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Biggest Mistakes in Estate Planning: Part II

Each individual state has its own trusts and estates laws. While there are many similarities among these laws, there are also important differences. Some states are notoriously difficult when it comes to the probate process. Fortunately, other states – like New York – make the process much easier when you take the time to properly plan. In the second part of our series on common mistakes many individuals make in estate planning, we will explore some of the more technical mistakes that can be made. Being aware of these specific mistakes can help you ensure that any estate planning mechanisms you have comply with the law and are established to correctly meet your needs.

Improper Use of Trusts

Trusts can be a useful tool for many people depending on their individual circumstances. One of the most common benefits of a trust is that assets within one are typically not subject to probate. However, the type of trust to select to meet your goals is extremely important as selecting the wrong type can not only be costly and time-consuming, but can frustrate your purpose. One common mistake individuals make with trusts is failing to transfer assets to the trust. Simply establishing a trust is not enough for it to be effective. It is important to work with an experienced estate planning attorney to ensure that assets you want to be part of that trust are eligible to be transferred to it and are, in fact, actually transferred. This may often involve formally changing the title of ownership for an asset, and in some cases with financial accounts such accounts may need to be closed and reopened in the trust’s name. Without properly funding a trust, the trust will most likely be ineffective in helping assets you want to be held in it avoid probate.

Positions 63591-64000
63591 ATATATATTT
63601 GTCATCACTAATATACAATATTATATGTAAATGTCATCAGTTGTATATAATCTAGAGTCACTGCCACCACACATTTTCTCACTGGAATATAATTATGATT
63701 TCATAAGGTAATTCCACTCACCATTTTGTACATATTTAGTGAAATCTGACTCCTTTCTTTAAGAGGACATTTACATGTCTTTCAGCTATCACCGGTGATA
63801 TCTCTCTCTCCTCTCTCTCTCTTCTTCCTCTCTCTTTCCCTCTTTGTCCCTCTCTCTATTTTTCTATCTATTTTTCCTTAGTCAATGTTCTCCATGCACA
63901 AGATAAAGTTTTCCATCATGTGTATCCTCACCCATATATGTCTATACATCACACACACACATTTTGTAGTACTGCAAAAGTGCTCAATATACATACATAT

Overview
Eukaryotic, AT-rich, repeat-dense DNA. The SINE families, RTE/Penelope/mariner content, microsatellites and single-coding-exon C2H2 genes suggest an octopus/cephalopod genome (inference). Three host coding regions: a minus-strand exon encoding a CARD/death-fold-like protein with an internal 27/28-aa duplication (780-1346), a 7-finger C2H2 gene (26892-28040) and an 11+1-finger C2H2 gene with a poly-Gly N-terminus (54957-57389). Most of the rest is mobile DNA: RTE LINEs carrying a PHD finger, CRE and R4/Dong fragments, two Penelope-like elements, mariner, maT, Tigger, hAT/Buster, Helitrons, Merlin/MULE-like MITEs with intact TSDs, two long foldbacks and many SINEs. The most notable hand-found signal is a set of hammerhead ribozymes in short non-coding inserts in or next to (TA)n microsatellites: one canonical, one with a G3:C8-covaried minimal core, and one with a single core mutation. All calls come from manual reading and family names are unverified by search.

Discrepancies in Beneficiaries

Throughout our lifetime, we experience many significant changes. These can include marriages, births, deaths, divorces, remarriages, and other important events. When these events occur, it is important to update your estate plan accordingly. One of the most important yet often overlooked updates is changing beneficiaries. You may want to revise your estate plan to include new considerations in the distribution of your assets, especially in the case of divorce. Additionally, there may be discrepancies in the beneficiaries you nominate for assets. For instance, you may direct your retirement fund to one heir in your Will but the beneficiary form for that fund could list another primary beneficiary. This is a recipe for contesting a Will and creating animosity between your heirs. A comprehensive estate planning attorney will help you periodically review your estate plan to make sure all your beneficiary forms are properly updated and reflect your most current wishes.

Large Bequests to Minors

Families often want to make sure that their assets are used to provide financial stability for children in that family. However, children are typically prohibited from receiving property outright and will require a trustee to manage such property. Even children that are of age, typically those over the age of 18, may not be able to properly handle large sums of money or large property in an appropriate manner. In such instances, it may be wise to establish a trust that becomes effective upon the establisher’s death to handle these assets.

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